England women v New Zealand women

  • Last Updated: October 4 2012, 14:07 BST

England's women stormed into the ICC World Twenty20 final with a seven-wicket victory over New Zealand at the Premadasa Stadium.

Celebrations as England reach the final.

England, the inaugural winners of this tournament against the White Ferns at Lord's three years ago, are through to their second final and will play either West Indies or Australia back at this venue on Sunday.

In pursuit of only 93 for eight after spinners Holly Colvin and Dani Wyatt had each taken two for 15, England were not unduly troubled to coast past their target.

Charlotte Edwards put on 32 for the first wicket with Laura Marsh, before the latter fell to a neat tumbling catch at mid-off by Morna Neilsen off Sian Ruck.

Edwards herself was to go to another good catch by Sophie Devine at point, when leg-spinner Erin Bermingham found some extra turn which meant the England captain was not in control of a cut shot.

Sarah Taylor had one moment of significant fortune, stumped on 18 only to be reprieved by a back-foot no-ball call against off-spinner Frances Mackay.

She and Lydia Greenway put on a partnership of 40 to take England to scores level until the left-hander reverse-swept to point just before the run chase was complete with almost three overs to spare.

New Zealand, put into bat, were immediately in trouble when Suzie Bates was run out for nought in the first over - setting off for an unwise single and not even in the frame when Greenway's throw came in after a diving stop.

Bates' opening partner Amy Satterthwaite stayed by contrast until the 15th over when her useful innings concluded with a flat hit to long-on, where Jenny Gunn took a low catch off slow left-armer Colvin.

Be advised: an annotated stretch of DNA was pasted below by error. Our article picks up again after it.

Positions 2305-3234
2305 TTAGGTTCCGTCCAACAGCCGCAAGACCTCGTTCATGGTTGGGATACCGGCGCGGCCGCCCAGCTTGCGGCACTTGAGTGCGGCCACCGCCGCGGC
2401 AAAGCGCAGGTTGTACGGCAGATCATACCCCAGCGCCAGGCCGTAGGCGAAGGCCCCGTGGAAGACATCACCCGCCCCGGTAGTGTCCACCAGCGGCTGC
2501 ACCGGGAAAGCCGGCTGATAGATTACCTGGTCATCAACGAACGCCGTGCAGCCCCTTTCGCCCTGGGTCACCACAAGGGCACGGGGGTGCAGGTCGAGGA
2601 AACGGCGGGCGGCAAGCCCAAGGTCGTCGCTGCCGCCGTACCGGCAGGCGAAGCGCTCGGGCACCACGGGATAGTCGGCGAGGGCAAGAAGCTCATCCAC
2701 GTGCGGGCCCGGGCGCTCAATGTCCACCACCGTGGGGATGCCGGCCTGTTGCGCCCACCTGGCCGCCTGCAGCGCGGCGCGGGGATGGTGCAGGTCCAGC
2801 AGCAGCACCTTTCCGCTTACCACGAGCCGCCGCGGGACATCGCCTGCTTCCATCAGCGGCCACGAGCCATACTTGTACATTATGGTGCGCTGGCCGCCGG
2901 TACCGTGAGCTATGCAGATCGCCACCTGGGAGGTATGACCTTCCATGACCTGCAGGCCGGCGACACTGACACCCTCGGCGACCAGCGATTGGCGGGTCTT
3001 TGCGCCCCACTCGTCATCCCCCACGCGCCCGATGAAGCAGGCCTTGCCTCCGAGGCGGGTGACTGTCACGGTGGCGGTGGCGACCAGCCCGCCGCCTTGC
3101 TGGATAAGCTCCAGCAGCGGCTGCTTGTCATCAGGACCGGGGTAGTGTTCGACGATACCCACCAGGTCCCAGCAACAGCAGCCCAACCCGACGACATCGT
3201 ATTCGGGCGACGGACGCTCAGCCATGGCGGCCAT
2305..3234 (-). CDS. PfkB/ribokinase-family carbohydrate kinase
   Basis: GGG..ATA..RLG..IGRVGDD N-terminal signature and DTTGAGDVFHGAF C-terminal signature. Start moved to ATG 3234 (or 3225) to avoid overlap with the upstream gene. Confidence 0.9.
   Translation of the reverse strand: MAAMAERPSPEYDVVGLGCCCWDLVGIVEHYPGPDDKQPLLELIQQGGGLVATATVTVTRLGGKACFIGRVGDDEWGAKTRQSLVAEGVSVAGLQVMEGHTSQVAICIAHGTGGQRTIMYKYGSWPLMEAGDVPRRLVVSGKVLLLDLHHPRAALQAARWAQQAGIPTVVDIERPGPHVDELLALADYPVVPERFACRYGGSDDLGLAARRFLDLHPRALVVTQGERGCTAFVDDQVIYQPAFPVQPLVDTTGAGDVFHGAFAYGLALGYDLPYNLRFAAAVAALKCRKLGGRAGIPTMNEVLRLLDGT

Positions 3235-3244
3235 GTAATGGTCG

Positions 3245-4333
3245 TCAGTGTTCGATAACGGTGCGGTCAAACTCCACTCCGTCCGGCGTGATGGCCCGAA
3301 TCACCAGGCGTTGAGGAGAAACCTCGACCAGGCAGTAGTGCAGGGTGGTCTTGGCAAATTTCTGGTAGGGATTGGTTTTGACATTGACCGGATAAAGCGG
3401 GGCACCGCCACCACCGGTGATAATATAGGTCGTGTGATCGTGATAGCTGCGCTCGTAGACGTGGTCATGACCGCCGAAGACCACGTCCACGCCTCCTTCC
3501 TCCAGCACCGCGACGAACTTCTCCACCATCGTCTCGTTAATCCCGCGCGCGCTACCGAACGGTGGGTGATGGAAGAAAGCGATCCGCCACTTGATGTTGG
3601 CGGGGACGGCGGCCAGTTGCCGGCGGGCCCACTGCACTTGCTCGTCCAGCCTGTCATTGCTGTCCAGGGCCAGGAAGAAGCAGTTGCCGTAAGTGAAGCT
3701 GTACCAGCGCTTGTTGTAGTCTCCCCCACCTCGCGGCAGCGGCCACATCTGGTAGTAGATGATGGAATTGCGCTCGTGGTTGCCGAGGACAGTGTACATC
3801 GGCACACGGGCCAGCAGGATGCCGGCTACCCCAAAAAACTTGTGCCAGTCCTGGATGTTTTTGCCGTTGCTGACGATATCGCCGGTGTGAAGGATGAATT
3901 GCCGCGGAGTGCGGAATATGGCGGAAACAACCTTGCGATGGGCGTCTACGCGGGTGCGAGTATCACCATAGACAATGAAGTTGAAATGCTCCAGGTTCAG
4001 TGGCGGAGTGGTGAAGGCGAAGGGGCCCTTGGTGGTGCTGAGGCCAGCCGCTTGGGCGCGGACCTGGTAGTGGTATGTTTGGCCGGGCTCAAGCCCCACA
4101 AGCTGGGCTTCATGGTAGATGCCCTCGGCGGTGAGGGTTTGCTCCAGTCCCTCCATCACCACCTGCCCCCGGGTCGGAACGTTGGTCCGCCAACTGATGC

Although Anya Shrubsole conceded 10 runs when she returned for the 18th over, England remained in control and Greenway's good outfield catch at deep midwicket saw off Nicola Browne to end a spirited stand of 26 with Katey Martin for the sixth wicket.

England could be confident already they had restricted their opponents sufficiently, and so it proved.

Edwards conceded afterwards that, on an especially slow and low pitch, this match was not an ideal way to showcase women's cricket but she was not complaining after reaching another world final.

"We were more worried just about the result today ... we're happy to get over the line," she said.

"It probably wasn't the greatest spectacle for women's cricket. The slower you bowled, the harder it was to hit.

"But what we've come here to do is to be in another World Cup final."

As for the opposition at the weekend, Edwards is happy to simply wait to see who comes out on top between the Windies and Australia tomorrow, and then start preparing accordingly.

"We're not bothered at all," she said.

"We can't control the other game - we're just happy to be in the World Cup final."


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